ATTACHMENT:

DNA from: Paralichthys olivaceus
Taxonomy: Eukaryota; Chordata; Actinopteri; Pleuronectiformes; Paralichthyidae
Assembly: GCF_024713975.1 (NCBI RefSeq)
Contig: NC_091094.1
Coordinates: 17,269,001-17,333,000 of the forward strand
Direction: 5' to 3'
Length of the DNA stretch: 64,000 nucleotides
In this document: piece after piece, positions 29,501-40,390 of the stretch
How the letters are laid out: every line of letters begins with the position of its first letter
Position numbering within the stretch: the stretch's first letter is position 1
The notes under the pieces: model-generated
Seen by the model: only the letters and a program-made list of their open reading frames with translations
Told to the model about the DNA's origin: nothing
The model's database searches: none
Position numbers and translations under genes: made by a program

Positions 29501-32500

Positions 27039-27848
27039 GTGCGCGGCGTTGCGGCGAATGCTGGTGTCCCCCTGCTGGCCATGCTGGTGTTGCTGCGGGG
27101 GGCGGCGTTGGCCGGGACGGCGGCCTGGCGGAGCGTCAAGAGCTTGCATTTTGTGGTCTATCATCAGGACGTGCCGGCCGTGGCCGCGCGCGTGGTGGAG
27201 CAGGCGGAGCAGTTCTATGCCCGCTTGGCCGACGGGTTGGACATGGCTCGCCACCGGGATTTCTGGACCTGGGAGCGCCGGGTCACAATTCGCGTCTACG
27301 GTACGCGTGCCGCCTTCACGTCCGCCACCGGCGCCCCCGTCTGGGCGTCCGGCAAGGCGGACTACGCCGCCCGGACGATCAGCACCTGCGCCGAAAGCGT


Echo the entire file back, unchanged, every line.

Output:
DNA from: Paralichthys olivaceus
Taxonomy: Eukaryota; Chordata; Actinopteri; Pleuronectiformes; Paralichthyidae
Assembly: GCF_024713975.1 (NCBI RefSeq)
Contig: NC_091094.1
Coordinates: 17,269,001-17,333,000 of the forward strand
Direction: 5' to 3'
Length of the DNA stretch: 64,000 nucleotides
In this document: piece after piece, positions 29,501-40,390 of the stretch
How the letters are laid out: every line of letters begins with the position of its first letter
Position numbering within the stretch: the stretch's first letter is position 1
The notes under the pieces: model-generated
Seen by the model: only the letters and a program-made list of their open reading frames with translations
Told to the model about the DNA's origin: nothing
The model's database searches: none
Position numbers and translations under genes: made by a program

Positions 29501-32500

Positions 27039-27848
27039 GTGCGCGGCGTTGCGGCGAATGCTGGTGTCCCCCTGCTGGCCATGCTGGTGTTGCTGCGGGG
27101 GGCGGCGTTGGCCGGGACGGCGGCCTGGCGGAGCGTCAAGAGCTTGCATTTTGTGGTCTATCATCAGGACGTGCCGGCCGTGGCCGCGCGCGTGGTGGAG
27201 CAGGCGGAGCAGTTCTATGCCCGCTTGGCCGACGGGTTGGACATGGCTCGCCACCGGGATTTCTGGACCTGGGAGCGCCGGGTCACAATTCGCGTCTACG
27301 GTACGCGTGCCGCCTTCACGTCCGCCACCGGCGCCCCCGTCTGGGCGTCCGGCAAGGCGGACTACGCCGCCCGGACGATCAGCACCTGCGCCGAAAGCGT